Dinghy sailor saved by his lifejacket after capsize off Somerset coast

Burnham and Highbridge Weekly News: Lifeboat helmsman Ashley Chappell with Roger Ferrier, holding the lifejacket which saved his life. Lifeboat helmsman Ashley Chappell with Roger Ferrier, holding the lifejacket which saved his life.

A BURNHAM lifeboat crew sprung into action after a 72-year-old man was thrown into the water while rowing a dinghy out to his moored boat.

The volunteer crew of RNLI lifeboat Staines Whitfield were told of the incident after a passing Sea King helicopter en route to RNAS Yeovilton spotted the capsized dinghy a mile or two off the Brean coast in the Bristol Channel.

Experienced boatman Roger Ferrier was rowing out to his boat in the River Axe at Uphill, near Weston, last Friday (November 30) when he was plunged into the fast-flowing water as he reached for a mooring rope.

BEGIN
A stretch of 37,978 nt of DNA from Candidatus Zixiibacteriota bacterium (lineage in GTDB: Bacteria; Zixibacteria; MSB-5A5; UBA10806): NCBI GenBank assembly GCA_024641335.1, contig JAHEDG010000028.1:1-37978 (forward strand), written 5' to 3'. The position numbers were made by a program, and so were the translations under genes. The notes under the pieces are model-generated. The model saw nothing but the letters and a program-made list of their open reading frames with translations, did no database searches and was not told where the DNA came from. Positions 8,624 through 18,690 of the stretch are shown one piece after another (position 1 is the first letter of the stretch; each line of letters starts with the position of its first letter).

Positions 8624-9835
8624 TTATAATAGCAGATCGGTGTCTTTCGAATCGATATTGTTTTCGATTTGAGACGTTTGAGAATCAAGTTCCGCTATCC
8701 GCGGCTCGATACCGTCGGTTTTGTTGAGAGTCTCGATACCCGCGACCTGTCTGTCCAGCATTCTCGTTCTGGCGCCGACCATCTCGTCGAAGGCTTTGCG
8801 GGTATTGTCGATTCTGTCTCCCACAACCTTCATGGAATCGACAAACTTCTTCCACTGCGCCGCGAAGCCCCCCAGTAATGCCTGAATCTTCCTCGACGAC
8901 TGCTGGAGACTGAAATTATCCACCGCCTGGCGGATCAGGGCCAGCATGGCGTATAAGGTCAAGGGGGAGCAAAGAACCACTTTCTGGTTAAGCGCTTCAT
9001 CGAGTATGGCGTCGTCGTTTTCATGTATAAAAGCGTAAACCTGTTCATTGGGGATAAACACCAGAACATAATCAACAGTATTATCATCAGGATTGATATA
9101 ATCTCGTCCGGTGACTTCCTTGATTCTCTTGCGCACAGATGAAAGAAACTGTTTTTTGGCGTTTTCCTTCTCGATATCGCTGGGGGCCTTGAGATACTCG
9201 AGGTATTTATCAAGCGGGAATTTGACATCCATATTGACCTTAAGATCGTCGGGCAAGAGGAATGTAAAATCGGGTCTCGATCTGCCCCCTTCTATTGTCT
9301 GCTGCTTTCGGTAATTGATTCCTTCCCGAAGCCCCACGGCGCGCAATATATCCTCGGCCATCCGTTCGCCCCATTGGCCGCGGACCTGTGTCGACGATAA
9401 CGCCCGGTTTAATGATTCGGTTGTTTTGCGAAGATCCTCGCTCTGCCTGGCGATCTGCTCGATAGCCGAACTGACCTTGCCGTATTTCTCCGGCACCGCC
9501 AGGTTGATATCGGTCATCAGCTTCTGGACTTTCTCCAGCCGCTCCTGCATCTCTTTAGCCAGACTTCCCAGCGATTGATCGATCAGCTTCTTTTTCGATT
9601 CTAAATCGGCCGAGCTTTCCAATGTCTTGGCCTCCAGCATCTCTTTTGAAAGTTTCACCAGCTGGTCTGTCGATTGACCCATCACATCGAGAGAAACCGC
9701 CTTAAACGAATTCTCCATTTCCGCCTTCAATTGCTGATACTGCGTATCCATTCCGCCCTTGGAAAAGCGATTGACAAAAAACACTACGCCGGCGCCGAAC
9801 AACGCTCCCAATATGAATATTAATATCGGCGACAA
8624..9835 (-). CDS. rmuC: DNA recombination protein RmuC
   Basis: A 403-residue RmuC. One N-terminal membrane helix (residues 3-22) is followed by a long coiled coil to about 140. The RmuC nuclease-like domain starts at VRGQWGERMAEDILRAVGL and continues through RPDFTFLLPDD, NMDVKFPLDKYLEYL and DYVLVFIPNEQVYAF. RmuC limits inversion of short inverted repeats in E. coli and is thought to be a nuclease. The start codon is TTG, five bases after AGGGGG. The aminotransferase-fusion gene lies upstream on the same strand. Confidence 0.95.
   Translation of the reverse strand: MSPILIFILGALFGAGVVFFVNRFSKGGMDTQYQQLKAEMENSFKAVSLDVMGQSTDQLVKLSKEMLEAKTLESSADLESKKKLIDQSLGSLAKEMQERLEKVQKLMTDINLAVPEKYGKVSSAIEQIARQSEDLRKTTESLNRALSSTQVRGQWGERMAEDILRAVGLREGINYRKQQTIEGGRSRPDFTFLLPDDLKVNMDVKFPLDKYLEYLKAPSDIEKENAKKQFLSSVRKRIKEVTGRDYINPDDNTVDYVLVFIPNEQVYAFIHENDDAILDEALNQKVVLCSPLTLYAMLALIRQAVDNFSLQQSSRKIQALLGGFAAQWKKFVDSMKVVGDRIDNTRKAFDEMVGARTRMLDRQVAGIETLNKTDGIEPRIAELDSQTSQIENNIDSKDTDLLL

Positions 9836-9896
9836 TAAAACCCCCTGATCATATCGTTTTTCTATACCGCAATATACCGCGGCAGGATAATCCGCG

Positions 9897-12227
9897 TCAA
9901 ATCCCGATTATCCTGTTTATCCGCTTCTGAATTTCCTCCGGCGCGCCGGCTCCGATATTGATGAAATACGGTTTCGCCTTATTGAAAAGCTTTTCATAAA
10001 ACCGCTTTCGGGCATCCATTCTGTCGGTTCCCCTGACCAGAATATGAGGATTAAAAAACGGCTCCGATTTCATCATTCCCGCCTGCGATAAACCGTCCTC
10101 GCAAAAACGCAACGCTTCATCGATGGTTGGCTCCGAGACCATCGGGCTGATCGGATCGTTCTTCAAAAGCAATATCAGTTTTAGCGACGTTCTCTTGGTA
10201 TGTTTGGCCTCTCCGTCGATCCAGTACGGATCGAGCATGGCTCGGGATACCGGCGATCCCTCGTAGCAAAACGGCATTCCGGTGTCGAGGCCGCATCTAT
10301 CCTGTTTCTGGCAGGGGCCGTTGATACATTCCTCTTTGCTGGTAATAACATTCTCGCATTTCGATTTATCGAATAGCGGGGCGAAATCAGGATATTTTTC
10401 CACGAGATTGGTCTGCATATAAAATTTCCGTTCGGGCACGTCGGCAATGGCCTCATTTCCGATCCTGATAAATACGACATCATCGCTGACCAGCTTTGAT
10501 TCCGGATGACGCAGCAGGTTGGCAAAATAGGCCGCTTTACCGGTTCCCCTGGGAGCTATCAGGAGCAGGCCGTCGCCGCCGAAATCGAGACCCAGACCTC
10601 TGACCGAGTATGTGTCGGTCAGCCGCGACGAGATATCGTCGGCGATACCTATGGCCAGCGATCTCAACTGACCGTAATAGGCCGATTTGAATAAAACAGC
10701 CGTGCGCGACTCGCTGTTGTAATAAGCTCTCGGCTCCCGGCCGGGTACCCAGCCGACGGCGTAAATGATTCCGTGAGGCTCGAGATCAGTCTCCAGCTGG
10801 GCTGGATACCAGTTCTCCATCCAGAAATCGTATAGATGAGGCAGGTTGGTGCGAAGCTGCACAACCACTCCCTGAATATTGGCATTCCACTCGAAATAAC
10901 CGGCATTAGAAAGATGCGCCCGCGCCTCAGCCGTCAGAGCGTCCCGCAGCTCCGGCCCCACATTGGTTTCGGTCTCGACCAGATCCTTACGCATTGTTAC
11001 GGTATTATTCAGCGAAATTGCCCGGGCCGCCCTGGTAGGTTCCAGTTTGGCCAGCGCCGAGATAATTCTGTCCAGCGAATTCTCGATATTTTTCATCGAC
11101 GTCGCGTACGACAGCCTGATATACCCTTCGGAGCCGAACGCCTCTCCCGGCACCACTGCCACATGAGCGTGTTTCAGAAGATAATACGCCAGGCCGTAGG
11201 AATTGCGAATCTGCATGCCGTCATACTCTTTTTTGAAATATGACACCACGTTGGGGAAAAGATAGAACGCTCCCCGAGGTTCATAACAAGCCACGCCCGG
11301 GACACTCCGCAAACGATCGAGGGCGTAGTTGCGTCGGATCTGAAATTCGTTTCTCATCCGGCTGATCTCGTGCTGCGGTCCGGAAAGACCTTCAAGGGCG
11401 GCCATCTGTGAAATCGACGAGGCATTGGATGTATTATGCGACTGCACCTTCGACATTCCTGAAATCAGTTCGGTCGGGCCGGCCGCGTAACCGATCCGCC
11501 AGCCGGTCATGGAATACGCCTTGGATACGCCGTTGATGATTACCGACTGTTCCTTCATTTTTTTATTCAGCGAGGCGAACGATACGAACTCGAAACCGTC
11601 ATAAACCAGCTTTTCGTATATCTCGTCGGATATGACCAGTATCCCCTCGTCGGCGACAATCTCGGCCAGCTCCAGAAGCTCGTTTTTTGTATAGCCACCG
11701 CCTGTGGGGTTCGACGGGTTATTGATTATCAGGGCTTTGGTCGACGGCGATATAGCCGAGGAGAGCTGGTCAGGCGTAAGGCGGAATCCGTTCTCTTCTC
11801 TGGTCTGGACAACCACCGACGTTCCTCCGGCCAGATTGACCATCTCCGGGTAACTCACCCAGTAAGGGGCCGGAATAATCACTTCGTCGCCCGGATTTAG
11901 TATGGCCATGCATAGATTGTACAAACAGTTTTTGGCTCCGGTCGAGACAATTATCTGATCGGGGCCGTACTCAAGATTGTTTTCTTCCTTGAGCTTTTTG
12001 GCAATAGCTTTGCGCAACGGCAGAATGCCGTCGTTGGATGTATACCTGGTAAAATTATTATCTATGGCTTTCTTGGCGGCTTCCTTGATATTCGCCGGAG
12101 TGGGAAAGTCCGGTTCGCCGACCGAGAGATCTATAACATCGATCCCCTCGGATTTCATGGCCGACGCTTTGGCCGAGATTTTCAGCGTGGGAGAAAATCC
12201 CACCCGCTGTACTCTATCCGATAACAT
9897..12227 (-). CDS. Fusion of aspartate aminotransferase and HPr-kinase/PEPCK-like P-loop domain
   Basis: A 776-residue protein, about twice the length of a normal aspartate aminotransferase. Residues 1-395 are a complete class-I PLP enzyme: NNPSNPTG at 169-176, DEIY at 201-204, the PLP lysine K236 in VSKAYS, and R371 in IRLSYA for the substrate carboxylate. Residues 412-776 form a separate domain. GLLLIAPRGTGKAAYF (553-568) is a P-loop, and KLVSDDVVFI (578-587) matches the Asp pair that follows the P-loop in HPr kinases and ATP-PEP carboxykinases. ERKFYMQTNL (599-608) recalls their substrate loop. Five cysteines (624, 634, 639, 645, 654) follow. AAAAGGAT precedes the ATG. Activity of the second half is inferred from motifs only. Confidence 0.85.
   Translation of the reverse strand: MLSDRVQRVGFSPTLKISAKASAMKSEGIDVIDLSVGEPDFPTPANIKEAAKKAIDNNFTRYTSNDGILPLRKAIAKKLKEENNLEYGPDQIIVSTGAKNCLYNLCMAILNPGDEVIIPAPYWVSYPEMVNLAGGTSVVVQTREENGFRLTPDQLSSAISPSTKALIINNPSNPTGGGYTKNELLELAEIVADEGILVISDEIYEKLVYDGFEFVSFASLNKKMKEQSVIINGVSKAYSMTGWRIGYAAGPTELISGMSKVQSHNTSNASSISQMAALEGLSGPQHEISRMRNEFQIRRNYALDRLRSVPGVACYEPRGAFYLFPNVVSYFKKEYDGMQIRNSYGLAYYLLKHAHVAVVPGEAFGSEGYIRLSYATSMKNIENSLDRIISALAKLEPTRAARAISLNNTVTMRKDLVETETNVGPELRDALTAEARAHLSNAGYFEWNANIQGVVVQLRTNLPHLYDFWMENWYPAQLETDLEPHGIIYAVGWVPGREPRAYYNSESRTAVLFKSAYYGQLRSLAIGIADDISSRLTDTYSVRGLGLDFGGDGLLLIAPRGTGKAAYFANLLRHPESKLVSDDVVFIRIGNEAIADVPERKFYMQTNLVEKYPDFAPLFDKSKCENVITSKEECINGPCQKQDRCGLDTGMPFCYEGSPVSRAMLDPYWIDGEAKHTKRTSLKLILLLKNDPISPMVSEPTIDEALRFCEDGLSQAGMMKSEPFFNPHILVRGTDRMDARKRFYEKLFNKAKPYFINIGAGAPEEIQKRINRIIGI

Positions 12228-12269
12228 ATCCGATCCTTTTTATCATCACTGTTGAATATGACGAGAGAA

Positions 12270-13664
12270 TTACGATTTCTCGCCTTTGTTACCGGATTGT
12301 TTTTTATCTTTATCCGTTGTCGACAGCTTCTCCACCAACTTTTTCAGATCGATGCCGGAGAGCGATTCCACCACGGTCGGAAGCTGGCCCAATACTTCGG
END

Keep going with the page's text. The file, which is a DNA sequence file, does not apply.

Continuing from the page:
He soon found himself being quickly swept downstream, but managed to pull himself safely to shore after making a grab for a nearby ground line.

Upon sighting the overturned dinghy, the Sea King crew alerted the Swansea Coastguard, which in turn notified the Burnham volunteers, who were paged shortly before 11.30am to recover the craft.

It was eventually found 12 miles from the site of the incident and taken to the lifeboat station, where Roger arrived to collect it later that afternoon.

Roger, who lives in Bleadon, North Somerset, and is himself an RNLI member, said: “I was rowing out to my mooring and the water flow was very swift.

“I grabbed for the mooring line and the dinghy capsized, throwing me into the water.

“My lifejacket auto-inflated and I attempted to swim unsuccessfully against the water flow, but I grabbed for a landline and managed to crawl to the shore.”

Mike Lang, of the Burnham lifeboat, said: “Our discussion with Roger highlighted two valuable points, firstly the importance of wearing a suitable lifejacket.

“In this instance it was new, apparently only three months old, and by automatically inflating it probably saved his life.

“Second is the importance of notifying HM Coastguard control promptly in the case of an incident, which in this case avoided a time-wasting missing person search.”

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